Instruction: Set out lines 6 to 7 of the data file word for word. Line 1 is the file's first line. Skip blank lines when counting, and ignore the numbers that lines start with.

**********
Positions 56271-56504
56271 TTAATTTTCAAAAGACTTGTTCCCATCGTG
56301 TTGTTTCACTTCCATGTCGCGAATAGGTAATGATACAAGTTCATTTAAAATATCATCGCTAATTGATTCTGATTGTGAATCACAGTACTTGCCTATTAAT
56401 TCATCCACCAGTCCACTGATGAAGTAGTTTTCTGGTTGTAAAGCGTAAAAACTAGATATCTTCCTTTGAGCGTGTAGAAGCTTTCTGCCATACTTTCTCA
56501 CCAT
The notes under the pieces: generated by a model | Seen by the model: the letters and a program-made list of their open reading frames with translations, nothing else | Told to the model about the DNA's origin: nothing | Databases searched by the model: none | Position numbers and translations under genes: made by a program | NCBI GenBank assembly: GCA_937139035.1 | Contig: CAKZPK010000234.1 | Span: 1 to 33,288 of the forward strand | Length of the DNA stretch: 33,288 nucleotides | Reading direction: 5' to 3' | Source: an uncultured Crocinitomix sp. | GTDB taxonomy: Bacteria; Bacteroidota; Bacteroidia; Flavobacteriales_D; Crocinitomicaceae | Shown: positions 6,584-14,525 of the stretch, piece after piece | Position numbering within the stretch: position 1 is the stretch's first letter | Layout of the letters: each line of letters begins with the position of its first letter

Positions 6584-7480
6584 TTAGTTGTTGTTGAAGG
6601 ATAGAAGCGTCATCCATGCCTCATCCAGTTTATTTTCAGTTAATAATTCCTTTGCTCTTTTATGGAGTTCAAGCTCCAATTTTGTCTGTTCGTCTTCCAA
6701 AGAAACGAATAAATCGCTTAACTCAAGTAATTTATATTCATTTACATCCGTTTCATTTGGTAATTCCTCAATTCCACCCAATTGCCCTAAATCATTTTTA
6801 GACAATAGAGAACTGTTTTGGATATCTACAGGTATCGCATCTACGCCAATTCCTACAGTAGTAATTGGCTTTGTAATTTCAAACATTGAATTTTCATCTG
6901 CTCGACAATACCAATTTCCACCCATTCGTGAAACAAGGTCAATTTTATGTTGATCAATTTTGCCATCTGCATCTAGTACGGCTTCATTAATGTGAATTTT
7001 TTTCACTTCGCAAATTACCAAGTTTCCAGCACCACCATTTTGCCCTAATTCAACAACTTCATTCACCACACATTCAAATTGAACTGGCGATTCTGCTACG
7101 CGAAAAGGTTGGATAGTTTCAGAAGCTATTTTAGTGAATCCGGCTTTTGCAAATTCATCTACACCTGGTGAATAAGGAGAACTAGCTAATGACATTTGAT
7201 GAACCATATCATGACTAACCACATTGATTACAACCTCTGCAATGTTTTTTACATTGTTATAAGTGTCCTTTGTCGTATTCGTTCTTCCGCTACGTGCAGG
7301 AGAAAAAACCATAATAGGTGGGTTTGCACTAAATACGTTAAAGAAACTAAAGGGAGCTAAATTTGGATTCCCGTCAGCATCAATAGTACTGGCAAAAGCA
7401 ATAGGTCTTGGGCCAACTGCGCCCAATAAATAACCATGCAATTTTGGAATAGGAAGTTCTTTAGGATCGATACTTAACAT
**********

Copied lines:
The notes under the pieces: generated by a model | Seen by the model: the letters and a program-made list of their open reading frames with translations, nothing else | Told to the model about the DNA's origin: nothing | Databases searched by the model: none | Position numbers and translations under genes: made by a program | NCBI GenBank assembly: GCA_937139035.1 | Contig: CAKZPK010000234.1 | Span: 1 to 33,288 of the forward strand | Length of the DNA stretch: 33,288 nucleotides | Reading direction: 5' to 3' | Source: an uncultured Crocinitomix sp. | GTDB taxonomy: Bacteria; Bacteroidota; Bacteroidia; Flavobacteriales_D; Crocinitomicaceae | Shown: positions 6,584-14,525 of the stretch, piece after piece | Position numbering within the stretch: position 1 is the stretch's first letter | Layout of the letters: each line of letters begins with the position of its first letter

Positions 6584-7480